Now, every meal a rich repast: Caviar, champagne…
But we may as well be eating cardboard.

Now, our lips are locked closed, imprisoning our souls,
And our eyes wide open, barely acknowledge each other’s presence
When circumstances would have us pretend to kiss…

Tuesday, 3 February 2009


“To speak and to speak well are two things. A fool may talk, but a wise man speaks.” - Ben Jonson

The last couple of days I have been taking part in an Academic Retreat. This is a type of mini-conference where academic staff of our institution come together from our campuses all over Australia and discuss important topics. We have presenters who lead the discussion, various hands-on activities, group workshops and also some social activities that facilitate team-building and help the staff to get to know one another. These sorts of activities can be a great waste of time or alternatively one of the best ways to identify current issues, develop strategic plans, achieve results and effect changes in an organisation.

I am glad to say that our retreat was an example of the latter. It was on the general theme of “Assessment in Higher Education” with special emphasis on some specific topics. I was very pleased with the way that things panned out, the great majority of our presenters were very effective and their talks were inspiring, generated a lot of discussion, and were very much outcomes focused.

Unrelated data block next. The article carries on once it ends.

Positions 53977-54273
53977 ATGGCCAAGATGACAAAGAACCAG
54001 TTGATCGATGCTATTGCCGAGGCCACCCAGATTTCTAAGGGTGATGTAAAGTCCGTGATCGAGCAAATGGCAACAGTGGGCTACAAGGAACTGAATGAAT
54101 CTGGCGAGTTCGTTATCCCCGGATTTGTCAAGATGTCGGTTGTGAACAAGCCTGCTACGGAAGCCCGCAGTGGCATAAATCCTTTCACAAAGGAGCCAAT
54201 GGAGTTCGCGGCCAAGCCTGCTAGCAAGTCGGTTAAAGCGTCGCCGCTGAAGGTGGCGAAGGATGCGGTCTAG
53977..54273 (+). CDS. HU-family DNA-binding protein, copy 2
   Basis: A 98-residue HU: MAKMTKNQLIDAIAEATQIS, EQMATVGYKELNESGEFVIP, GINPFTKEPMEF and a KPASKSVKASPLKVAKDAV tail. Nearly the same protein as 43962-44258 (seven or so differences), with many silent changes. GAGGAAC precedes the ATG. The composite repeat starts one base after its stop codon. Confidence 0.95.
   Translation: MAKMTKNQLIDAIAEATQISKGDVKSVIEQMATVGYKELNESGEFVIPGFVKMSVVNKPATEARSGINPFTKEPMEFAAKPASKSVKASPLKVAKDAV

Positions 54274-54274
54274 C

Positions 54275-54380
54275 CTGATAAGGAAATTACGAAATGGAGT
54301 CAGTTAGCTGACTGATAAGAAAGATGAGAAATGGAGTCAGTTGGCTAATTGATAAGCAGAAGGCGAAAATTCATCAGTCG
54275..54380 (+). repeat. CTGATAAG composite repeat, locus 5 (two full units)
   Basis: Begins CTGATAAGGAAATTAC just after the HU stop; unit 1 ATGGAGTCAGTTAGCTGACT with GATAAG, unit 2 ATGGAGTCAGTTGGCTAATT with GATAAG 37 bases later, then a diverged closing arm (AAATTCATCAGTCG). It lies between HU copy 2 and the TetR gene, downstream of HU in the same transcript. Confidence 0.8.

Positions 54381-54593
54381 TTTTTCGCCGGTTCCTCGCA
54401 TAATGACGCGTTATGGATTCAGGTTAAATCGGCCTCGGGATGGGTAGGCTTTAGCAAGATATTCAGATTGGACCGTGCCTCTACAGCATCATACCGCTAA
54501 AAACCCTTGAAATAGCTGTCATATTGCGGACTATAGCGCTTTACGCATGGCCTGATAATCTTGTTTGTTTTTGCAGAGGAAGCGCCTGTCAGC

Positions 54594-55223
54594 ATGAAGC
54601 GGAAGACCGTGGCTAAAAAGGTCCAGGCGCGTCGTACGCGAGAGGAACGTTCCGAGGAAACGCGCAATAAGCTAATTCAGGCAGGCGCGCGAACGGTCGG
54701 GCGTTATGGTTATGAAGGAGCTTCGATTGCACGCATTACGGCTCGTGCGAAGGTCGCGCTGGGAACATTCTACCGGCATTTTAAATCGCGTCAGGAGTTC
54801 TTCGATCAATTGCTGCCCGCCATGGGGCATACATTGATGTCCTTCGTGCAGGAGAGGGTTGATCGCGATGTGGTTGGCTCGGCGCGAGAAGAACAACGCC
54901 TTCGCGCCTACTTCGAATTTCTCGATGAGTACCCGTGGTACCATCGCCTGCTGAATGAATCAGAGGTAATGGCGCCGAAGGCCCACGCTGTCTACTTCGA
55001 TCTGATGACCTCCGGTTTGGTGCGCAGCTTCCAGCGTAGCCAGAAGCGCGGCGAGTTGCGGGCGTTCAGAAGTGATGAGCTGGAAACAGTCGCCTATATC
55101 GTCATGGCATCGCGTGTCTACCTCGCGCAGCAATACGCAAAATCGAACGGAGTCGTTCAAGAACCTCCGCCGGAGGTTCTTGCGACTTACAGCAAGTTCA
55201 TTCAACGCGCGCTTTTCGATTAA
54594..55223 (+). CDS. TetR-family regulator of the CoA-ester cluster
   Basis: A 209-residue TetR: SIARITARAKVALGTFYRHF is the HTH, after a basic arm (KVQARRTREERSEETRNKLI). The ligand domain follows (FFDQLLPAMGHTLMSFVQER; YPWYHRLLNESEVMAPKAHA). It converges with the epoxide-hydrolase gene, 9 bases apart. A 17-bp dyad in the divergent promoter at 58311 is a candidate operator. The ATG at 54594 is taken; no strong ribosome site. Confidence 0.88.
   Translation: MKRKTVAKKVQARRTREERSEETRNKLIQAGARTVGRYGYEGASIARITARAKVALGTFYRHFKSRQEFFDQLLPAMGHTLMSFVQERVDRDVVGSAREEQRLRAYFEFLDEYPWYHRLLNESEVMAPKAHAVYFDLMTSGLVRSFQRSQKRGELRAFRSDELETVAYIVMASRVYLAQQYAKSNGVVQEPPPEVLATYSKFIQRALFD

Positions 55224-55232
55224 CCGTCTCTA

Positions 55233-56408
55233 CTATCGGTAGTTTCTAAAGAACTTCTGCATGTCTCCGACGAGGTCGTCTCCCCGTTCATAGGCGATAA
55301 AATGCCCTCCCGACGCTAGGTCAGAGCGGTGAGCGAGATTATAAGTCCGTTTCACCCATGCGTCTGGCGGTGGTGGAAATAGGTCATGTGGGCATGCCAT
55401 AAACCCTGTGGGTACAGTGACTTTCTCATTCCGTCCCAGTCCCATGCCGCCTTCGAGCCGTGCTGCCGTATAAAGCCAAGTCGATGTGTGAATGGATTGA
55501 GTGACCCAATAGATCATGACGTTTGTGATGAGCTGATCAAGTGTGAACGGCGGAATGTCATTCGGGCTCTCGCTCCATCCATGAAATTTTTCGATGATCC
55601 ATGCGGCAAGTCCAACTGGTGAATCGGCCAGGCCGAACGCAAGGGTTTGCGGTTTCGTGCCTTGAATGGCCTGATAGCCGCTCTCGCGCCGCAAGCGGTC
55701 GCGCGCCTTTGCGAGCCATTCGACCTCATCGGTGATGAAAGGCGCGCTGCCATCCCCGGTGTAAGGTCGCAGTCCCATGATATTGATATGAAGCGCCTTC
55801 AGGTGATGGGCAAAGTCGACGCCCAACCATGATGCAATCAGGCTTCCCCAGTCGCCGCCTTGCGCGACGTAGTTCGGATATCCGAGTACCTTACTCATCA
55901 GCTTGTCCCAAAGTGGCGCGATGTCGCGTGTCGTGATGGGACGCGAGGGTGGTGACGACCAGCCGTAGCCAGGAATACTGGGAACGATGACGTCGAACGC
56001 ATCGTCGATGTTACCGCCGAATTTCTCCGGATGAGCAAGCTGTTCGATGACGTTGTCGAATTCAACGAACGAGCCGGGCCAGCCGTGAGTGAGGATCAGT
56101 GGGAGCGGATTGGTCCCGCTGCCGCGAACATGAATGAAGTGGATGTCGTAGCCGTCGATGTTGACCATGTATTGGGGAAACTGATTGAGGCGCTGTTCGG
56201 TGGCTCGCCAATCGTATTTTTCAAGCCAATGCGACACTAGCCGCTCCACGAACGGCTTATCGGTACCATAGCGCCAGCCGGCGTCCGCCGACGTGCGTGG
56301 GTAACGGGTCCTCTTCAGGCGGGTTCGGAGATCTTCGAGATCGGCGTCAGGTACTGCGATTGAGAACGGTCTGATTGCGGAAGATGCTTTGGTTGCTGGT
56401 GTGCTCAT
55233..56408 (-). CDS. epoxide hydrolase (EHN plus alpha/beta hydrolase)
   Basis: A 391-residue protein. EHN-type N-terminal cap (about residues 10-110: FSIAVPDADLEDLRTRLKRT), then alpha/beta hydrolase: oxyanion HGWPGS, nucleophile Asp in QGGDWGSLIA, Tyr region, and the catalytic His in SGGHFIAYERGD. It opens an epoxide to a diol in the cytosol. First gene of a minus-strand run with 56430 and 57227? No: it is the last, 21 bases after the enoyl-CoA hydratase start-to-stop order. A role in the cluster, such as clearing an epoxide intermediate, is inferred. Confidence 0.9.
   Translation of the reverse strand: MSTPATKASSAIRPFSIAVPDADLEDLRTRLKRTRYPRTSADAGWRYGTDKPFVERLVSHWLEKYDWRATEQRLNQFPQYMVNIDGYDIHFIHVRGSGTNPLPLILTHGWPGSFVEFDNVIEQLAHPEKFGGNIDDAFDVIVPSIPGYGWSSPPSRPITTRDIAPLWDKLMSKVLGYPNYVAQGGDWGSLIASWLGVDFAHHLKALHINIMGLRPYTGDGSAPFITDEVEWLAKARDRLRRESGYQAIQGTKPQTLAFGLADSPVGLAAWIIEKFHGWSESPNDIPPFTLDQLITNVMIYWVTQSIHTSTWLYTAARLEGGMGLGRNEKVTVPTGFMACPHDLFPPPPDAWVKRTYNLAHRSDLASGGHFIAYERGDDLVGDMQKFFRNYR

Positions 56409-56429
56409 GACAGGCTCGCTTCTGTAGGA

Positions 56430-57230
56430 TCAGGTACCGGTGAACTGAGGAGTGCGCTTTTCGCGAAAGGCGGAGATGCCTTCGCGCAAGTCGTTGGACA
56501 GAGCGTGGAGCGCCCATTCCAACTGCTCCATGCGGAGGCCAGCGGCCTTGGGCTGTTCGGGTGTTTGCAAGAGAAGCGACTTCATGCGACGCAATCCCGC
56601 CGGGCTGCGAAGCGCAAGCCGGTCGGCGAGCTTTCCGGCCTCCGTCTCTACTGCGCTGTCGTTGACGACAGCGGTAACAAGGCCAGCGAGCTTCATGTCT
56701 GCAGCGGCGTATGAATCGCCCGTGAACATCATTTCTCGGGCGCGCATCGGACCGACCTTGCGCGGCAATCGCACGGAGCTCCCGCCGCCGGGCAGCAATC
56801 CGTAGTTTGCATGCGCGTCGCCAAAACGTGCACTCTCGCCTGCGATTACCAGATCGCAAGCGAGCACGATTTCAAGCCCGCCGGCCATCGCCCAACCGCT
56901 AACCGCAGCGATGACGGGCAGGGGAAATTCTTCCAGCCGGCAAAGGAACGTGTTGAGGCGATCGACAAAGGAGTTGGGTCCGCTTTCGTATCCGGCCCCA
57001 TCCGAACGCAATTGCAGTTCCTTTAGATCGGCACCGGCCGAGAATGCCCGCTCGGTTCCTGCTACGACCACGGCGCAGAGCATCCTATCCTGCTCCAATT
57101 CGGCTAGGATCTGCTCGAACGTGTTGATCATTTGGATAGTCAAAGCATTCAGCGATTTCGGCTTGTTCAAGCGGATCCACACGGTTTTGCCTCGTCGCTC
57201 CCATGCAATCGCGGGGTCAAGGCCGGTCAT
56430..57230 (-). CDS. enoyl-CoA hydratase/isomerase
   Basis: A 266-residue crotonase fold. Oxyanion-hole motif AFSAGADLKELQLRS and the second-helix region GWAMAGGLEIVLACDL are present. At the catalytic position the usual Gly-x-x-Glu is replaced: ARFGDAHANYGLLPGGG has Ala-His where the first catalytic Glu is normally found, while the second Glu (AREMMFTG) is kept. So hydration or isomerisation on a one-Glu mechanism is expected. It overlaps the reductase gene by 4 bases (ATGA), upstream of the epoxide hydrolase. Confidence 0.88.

One of the most satisfying things that I saw happening during the two days of the retreat was the degree of open communication that was occurring between colleagues who are normally separated by great geographical distances. As always of course, meeting someone face to face is much more conducive to that special communication which just isn’t there when one is emailing, talking on the phone or even when video-conferencing. Even people who had some axes to grind or were not getting along on the best of terms were on their best behaviour and made an effort to collaborate and exchange a friendly word.

Last night we all had dinner together and a drink, with much convivial conversation, which surprisingly elaborated on the discussions of the day session, rather than on pleasantries and witty repartee. These dinner exchanges inspired my session this morning where I was able to address some of the issues raised by the attendees at the dinner, much to their satisfaction. One always can be at an advantageous position if one takes the time to stop talking and actively listen to what others are saying.

We were able to conclude this day’s session by considering various issues raised, discussing them and constituting three working parties which would look at the three most important topics and over the next few weeks meet in order to resolve the problems that we identified as being fundamental with our processes. It was quite a satisfying two days and all staff that took part found their time well spent. I ended up rather hoarse and a bit of a sore throat as I had done much talking and it has been quite a bit of time since I was lecturing for a few hours on end…

What are your experiences of work conferences and retreats? Good bad or indifferent?

Monday, 2 February 2009


“To thine own self be true, And it must follow, as the night the day, Thou canst not then be false to any man.” - William Shakespeare